Safety Precautions in Rio this Summer

If you have been following the coverage leading up to the athletic events in Rio this summer, you may be wondering if the real competition is which host city can provide the most deplorable conditions. Problems with water, and more, plaguing the athletes’ housing in Sochi made headlines in 2014, but Rio takes the cake. Some of the housing for athletes is uninhabitable. The water athletes will compete in is contaminated with raw sewage. And visitors arriving at the airport are greeted with the message, “Welcome to Hell…”

Welcome to Hell

Upon arriving at the Tom Jobim International Airport, visitors are greeted by police and firefighters holding a 12-foot banner that reads, “Welcome to Hell. Police and firefighters don’t get paid, whoever comes to Rio de Janeiro will not be safe.”

Don’t Put Your Head Under Water

The waterways are full of raw human sewage. This poses a risk of serious illness to the athletes who must compete in the water and to tourists. The AP studied the water and last year it found that the viral levels were 1.7 million times what would be concerning in the U.S. or Europe, prompting biomedical expert Valerie Harwood to warn those travelling to Rio, “Don’t put your head under water.”

ISIS in Rio

In late July, Brazilian police arrested 12 people suspected of being ISIS terrorists planning an attack on the 2016 Summer Games. Radiation detectors have been deployed due to fear that ISIS may attempt a nuclear strike using dirty bombs.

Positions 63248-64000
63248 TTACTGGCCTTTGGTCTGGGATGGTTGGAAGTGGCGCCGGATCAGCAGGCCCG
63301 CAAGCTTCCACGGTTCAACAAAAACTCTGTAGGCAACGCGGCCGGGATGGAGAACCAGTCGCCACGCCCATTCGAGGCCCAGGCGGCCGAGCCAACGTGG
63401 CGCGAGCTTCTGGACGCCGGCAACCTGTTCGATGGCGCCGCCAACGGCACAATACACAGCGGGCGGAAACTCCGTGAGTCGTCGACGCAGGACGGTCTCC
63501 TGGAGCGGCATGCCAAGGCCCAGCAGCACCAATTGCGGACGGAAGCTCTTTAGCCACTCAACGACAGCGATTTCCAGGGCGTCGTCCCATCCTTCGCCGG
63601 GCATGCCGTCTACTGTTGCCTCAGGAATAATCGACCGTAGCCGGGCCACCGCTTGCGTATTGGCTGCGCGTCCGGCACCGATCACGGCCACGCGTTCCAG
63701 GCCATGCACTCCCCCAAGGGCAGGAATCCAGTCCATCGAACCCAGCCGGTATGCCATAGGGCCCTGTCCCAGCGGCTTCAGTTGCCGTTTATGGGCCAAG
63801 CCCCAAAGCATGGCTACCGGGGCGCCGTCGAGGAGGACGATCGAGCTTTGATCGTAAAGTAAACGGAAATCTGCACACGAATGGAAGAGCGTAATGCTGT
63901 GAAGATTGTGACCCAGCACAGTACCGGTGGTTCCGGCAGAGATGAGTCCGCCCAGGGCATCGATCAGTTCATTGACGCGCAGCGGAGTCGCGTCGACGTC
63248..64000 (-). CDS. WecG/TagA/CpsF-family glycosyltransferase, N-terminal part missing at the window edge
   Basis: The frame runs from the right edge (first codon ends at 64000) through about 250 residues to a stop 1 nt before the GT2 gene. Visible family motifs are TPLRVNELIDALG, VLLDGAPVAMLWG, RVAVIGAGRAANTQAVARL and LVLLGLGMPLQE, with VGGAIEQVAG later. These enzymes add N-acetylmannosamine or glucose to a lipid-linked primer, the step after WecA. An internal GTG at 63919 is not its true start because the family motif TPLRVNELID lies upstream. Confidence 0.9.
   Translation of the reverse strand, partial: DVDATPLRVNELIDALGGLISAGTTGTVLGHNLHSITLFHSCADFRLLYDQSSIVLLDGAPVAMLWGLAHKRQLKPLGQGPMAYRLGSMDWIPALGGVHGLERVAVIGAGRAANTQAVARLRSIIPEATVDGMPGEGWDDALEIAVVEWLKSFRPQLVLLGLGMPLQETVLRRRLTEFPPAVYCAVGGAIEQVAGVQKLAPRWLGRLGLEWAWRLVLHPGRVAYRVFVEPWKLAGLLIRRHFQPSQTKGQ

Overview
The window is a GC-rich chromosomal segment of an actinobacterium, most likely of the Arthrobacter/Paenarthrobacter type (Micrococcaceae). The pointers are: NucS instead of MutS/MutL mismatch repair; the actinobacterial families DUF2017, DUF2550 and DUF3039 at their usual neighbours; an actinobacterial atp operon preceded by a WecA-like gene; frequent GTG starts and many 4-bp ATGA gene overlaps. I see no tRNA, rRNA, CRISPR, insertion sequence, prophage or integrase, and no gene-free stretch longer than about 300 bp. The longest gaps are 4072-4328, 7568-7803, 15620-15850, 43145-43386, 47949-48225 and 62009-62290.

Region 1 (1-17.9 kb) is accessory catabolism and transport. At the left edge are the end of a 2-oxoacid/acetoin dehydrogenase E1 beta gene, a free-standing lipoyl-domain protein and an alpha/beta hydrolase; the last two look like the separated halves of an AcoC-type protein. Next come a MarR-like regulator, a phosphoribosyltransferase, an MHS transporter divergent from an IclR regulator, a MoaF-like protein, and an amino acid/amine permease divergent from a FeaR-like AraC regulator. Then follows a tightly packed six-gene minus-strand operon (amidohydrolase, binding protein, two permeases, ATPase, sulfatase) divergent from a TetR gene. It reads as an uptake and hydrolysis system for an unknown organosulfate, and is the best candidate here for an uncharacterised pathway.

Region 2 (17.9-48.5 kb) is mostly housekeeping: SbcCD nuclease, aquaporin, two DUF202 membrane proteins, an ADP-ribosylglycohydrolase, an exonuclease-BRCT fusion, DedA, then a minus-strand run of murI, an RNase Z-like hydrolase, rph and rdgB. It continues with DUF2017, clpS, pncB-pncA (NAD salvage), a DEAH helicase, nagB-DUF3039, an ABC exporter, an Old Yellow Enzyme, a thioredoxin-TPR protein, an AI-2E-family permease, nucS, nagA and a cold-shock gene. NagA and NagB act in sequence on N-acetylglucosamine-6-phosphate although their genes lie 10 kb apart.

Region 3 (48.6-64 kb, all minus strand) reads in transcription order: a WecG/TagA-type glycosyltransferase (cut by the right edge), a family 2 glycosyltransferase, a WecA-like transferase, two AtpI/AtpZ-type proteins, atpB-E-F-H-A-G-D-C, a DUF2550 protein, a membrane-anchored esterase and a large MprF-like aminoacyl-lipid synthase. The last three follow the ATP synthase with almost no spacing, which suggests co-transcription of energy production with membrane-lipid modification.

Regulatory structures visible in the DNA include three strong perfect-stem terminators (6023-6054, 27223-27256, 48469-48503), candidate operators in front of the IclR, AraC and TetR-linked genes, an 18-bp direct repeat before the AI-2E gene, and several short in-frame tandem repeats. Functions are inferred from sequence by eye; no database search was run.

And Then There’s Zika

Because of Brazil’s outbreak of the Zika virus, many athletes pulled out of this year’s games. But the risk is not just to athletes and others travelling to Rio. Health expect those returning home to bring the virus home with them, putting us all at risk.

Avatar About Sandra Dalton

With a background as a paralegal, focusing on criminal defense and civil rights, Sandra Dalton launched her freelance writing career in 2000 with a weekly column on Freedom for Suite 101 and pro bono projects for individuals and organizations supporting causes close to her heart. One of her first projects was for the Police Compliant Center writing about police misconduct. Sandra’s legal writing quickly expanded to include personal injury, animal welfare, criminal defense, disability discrimination, family law and much more.